Secretary of State Rex Tillerson held several hours of talks with Russian counterpart Foreign Minister Sergei Lavrov in Moscow in what he said was an attempt to narrow "areas of sharp difference", but Washington's envoy was kept waiting over whether he would meet Putin.
The powers are at odds over the fate of Moscow's longtime ally President Bashar al-Assad, a rift exacerbated after an alleged Syrian chemical attack last week that triggered a punitive US missile strike.
Russia has slammed Washington's attack on a Syrian airbase and, as the top diplomats met, Putin admitted that relations between Washington and Moscow have worsened in the three months that Trump has been in office.
"You can say that the level of trust on a working level, especially on the military side, has not improved but most likely worsened," Putin said in the transcript of an interview with Mir television released by the Kremlin.
At the start of his meeting with Lavrov, Tillerson said he wanted to "clarify areas of common objectives, areas of common interest - even where our tactical approaches may be different - and further clarify areas of sharp difference."
He was expected to challenge Russia to distance itself from Assad and his Iranian backers, an idea that the Kremlin dismissed as "absurd" amid a war of words between the two sides.
In a further indication of the stark differences, Russia also slammed as "unacceptable" a proposed UN resolution put forward by the US, Britain and France on the alleged chemical attack, and said it would veto it in its current form at a vote expected later Wednesday.
At their meeting, Lavrov told Tillerson Moscow was hoping to understand Washington's "real intentions" and warned that Moscow considered it "fundamentally important" to prevent more "unlawful" US strikes against its ally Syria.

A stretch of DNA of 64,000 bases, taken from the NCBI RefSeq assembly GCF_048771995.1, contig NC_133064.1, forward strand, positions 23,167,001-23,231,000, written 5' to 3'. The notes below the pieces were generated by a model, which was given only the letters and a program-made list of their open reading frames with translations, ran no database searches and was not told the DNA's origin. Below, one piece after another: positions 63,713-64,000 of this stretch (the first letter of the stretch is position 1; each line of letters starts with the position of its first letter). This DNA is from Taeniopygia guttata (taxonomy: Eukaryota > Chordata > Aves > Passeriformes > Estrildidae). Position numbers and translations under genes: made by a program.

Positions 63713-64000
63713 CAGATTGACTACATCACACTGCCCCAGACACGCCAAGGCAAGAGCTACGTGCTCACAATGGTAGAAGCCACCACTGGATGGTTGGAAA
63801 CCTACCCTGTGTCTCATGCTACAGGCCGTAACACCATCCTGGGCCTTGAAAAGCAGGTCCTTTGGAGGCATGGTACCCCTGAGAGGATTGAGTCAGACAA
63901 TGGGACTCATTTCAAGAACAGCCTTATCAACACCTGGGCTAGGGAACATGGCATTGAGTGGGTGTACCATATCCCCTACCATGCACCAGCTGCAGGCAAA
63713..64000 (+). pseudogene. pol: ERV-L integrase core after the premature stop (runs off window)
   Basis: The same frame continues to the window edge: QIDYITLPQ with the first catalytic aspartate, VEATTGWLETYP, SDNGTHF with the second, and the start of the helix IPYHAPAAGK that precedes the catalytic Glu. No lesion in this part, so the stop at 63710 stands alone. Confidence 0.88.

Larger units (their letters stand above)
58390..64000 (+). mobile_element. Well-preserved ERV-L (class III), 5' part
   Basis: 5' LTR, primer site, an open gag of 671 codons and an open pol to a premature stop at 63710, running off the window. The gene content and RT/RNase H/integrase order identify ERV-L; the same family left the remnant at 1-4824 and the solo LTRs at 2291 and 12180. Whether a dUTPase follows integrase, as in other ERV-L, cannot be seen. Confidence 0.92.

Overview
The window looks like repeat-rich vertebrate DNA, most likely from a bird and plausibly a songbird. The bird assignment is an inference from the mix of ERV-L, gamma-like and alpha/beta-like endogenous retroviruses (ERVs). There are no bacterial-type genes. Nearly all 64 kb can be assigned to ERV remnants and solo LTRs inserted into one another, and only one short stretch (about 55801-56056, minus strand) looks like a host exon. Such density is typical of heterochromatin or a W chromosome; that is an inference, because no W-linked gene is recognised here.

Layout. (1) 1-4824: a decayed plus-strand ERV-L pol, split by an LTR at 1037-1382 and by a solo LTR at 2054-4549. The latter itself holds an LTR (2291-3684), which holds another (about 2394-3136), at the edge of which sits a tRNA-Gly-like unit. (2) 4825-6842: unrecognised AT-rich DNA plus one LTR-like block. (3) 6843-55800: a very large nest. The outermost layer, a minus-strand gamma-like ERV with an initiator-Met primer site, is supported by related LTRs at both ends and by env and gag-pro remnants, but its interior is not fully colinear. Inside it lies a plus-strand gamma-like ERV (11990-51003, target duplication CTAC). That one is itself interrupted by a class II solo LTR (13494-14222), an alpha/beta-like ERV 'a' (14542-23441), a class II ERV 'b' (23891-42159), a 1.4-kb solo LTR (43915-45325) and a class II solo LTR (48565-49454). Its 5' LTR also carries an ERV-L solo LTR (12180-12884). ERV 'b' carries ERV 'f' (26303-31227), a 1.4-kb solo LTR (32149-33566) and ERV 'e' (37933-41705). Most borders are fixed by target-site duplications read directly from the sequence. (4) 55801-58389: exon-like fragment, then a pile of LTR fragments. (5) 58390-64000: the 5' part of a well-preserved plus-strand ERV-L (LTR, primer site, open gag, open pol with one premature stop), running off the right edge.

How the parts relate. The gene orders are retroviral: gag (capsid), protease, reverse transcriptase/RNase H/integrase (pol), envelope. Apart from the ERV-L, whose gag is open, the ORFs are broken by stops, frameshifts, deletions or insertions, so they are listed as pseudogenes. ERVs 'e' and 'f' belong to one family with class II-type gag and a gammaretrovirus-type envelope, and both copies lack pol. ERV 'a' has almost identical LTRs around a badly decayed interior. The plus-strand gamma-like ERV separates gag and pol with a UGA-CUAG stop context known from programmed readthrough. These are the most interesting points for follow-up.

He said the visit - the first to Moscow by a senior Trump administration official - offered an opportunity to clarify the chances of cooperation "above all on the formation of a broad anti-terrorist front".
Despite hopes of an improvement in ties under Trump, the fallout over the alleged chemical attack and US bombing meant the Syrian conflict - in which more than 320,000 people have died - has dominated Tillerson's visit.
US officials have suggested Russian forces may have colluded in the latest atrocity blamed on Assad's regime, and it remained unclear if Tillerson will be invited to meet Putin.
Ahead of the talks, far from trying to calm tempers, both sides escalated their rhetoric as the US tried to prise Moscow and Damascus apart.
Putin accused Assad's opponents of planning to stage chemical attacks to be blamed on Damascus in order to lure the United States deeper into the conflict.
The Kremlin leader again slammed the US missile strike and angrily rejected the allegation that Assad's forces were behind the suspected chemical attack on the town of Khan Sheikhun that left 87 civilians dead including children.
"Where is the proof that Syrian troops used chemical weapons? There isn't any. But there was a violation of international law. That is an obvious fact," Putin told Mir.
Anger Over Hitler Comments
The White House in turn compared Assad's tactics to those of World War II Nazi dictator Adolf Hitler, sparking widespread criticism for apparently ignoring the Holocaust.
Trump's spokesman Sean Spicer said Tillerson would aim to "make sure we let Russia know that they need to live up to the obligations it has made" to halt Assad's chemical weapons use.
US Defence Secretary James Mattis said Washington has "no doubt" that Assad was behind the massacre.
He warned that the US cruise missile strike in response "demonstrates the United States will not passively stand by while Assad ignores international law and employs chemical weapons he declared destroyed".
US relations with the Kremlin have become politically toxic for the White House on the back of claims Putin conspired to get Trump elected.
Tillerson, a former oil executive, might once have looked like the perfect envoy to mend strained ties, having worked closely with the Kremlin while negotiating deals for energy giant ExxonMobil.
But the underlying tensions between the former Cold War foes never went away and last week's chemical attack has left ties once again in crisis.
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